Further, college students can face residency disputes. Although federal courts have ruled that students are allowed to vote using their address of residency at their universities, state and local laws can be more stringent. This intersects with voter ID laws, as a conflict of the address on your ID and of the residence you are using to vote could result in your being turned away from the polls. Prior to the 2008 elections, 11 of 50 states had been found to make voting on campus difficult for students. One is Virginia; college students at Virginia Tech faced voting difficulties because of the commonwealth’s failure to recognize students’ college addresses.

This is significant because the right to vote has not always been guaranteed for people of color, women, and young people—really anyone who isn’t a white male property owner. It wasn’t until 1869 that Black men were granted suffrage, and not until 1920 for women. The Voting Rights Act of 1965 tackled discrimination in voting at the local level, and before it was enacted many people of color, men and women, were prevented from exercising their right to vote. The voting age was 21 until it lowered to 18 in 1971. Surely all of these increases in voter eligibility have had an impact on elections. Seeing these rights being threatened once again is not something we should take lightly. These restrictions are designed to prevent people from voting.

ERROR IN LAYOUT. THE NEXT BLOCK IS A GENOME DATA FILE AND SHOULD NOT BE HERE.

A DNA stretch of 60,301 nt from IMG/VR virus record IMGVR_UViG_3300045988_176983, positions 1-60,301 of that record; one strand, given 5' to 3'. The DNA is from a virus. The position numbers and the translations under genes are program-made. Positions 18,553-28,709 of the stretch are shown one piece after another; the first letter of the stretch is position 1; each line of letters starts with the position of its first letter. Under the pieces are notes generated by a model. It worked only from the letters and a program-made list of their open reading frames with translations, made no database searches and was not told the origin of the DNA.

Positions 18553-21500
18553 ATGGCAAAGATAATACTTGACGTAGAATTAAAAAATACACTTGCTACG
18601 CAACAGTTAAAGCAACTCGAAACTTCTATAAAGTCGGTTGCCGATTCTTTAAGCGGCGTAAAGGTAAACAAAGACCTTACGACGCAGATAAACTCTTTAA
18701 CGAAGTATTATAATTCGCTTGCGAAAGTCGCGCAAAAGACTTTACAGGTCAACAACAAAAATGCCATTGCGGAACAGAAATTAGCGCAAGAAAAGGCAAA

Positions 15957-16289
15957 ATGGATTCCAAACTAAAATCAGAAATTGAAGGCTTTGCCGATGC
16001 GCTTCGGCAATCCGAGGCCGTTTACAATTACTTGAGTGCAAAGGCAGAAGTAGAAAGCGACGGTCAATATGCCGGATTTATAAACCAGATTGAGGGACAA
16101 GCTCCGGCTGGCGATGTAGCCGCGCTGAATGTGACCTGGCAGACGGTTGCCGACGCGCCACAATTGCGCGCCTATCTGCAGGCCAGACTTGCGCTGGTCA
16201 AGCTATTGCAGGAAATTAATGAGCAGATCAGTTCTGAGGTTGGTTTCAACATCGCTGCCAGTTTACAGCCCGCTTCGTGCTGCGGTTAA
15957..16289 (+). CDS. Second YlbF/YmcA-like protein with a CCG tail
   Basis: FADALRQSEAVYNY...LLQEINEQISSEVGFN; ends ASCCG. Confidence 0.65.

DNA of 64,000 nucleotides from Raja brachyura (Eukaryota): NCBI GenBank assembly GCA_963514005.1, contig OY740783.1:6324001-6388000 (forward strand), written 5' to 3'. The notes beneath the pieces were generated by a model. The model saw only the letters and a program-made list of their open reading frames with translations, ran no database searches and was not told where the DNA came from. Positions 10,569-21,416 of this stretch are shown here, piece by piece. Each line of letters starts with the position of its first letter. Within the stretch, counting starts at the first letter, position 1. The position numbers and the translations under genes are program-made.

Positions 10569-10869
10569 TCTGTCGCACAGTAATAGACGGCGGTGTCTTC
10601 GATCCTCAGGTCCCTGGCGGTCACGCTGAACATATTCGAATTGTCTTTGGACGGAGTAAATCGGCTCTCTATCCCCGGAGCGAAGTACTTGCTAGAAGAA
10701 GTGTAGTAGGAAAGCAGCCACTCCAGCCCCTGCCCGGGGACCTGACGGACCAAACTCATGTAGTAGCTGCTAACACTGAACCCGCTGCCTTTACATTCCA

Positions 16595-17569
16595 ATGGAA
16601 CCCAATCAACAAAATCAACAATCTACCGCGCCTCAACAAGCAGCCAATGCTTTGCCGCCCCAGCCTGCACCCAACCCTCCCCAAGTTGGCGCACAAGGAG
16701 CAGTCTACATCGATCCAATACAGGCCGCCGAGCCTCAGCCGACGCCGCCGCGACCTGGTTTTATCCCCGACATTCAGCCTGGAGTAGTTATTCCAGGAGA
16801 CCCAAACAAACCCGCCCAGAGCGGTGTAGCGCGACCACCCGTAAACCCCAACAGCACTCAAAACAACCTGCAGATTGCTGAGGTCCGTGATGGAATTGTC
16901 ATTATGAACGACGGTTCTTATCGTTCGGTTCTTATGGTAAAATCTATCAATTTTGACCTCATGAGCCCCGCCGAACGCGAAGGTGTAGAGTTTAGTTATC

Voting is a hard-fought right that should be used, and the consequences of not voting are dire in the realm of reproductive rights, especially for young people. Abortion and birth control restrictions are acutely felt by young people who often have fewer financial resources. Further, if you’re under 18, you have to get your parents’ permission to get an abortion in 21 states, which doesn’t even address the problems of cost and accessibility. If you have to take two or more days off of school and/or work to get through mandatory waiting periods, get to a clinic that may not be close to you, and pay for all of your medical treatments and incidentals, it’s going to be difficult. And the laws keep getting worse. Changing the tide on reproductive rights is going to require more voting for pro-choice politicians.